Recent Metadata News

White House releases Open Government Directive

The White House recently released an Open Government Directive as another step to ensuring government data is available to the American people and to "promote informed participation by the public." In response to this, the directive states that "within 45 days each agency shall identify and publish online in an open format at least three high-value data sets and register those data sets via" In addition, these newly registered datasets must be ones that were not previously available for public download.

New Feature for Metadata launched a year ago to help researchers discover "who's researching what", view papers and presentations by fellow researchers, and stay connected in their community. They recently set up a Metadata mailing list. Visit this link:; and sign up through a series of simple steps to view current members of the Metadata list.

NEPTUNE Canada Goes Live December 8!

NEPTUNE Canada is going live with a powerful new web application, Oceans 2.0 Data Explorer, enabling users to explore instruments, data, and video streaming real-time from their "regional-scale underwater ocean observatory" in the northeast Pacific. Requires a simple user registration to "surf the seafloor".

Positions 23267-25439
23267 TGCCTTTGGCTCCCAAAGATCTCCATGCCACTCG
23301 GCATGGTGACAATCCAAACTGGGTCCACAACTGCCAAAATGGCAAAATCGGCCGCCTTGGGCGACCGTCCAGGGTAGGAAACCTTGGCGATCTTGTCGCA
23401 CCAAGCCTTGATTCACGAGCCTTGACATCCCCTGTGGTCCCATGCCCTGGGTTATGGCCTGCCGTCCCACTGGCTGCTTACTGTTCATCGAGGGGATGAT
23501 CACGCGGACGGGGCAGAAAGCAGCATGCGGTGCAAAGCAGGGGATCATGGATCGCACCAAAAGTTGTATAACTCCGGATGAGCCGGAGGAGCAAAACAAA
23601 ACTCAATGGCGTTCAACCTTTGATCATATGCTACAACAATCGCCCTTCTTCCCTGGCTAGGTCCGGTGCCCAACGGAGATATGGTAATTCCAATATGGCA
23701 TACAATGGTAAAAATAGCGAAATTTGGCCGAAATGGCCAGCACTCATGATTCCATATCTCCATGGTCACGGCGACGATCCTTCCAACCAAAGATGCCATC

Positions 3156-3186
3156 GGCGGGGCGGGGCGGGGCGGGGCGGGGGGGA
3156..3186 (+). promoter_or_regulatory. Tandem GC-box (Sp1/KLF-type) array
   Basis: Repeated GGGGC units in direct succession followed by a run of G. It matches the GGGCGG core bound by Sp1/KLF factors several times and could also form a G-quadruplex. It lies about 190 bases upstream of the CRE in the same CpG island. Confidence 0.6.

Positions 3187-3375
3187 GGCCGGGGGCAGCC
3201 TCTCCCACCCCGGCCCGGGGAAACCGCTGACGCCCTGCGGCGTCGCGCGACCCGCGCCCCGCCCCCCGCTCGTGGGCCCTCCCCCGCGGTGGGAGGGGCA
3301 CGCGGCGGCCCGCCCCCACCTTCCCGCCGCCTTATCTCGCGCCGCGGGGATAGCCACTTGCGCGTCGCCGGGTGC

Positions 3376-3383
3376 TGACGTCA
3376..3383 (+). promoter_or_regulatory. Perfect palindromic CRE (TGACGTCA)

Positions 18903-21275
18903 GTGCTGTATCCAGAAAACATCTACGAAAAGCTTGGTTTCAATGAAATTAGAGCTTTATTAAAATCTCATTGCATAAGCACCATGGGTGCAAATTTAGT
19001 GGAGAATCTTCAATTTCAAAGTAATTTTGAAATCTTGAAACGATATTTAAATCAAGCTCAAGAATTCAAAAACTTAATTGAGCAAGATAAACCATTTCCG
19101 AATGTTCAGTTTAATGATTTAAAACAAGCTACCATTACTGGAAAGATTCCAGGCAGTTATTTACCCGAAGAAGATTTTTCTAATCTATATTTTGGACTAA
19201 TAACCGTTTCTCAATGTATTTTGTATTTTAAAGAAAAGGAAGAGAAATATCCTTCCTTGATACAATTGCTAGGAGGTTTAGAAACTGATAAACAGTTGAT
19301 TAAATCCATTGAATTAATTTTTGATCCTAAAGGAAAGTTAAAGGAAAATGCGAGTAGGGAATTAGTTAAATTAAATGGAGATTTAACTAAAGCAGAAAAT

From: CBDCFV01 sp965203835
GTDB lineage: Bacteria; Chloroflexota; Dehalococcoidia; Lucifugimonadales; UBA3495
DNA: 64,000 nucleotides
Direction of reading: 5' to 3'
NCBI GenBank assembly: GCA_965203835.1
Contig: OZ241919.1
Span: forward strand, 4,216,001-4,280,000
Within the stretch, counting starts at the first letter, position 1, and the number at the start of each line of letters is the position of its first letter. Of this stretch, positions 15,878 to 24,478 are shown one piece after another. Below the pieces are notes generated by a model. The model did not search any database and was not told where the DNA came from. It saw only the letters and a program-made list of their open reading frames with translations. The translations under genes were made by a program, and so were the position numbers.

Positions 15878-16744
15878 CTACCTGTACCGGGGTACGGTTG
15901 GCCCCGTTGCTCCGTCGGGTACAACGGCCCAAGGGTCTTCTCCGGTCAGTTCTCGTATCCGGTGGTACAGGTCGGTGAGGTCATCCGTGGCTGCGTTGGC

NEPTUNE Canada's website:

Nature special issue on scientific data sharing

The 9 September 2009 issue of Nature contains a series of articles on the current state of scientific data sharing. It includes an editorial on the "shameful" neglect of data sharing in the scientific research community, a feature story on "Empty Archives" investigating why data repositories aren't being used even after the technical infrastructure is in place, and two opinion papers, one on prepublication data sharing and one on postpublication data sharing.

Selected quotes from the various articles include:

Data's shameful neglect

Research cannot flourish if data are not preserved and made accessible. All concerned must act accordingly.

OOI Moves From Concept, Through Planning, to Building!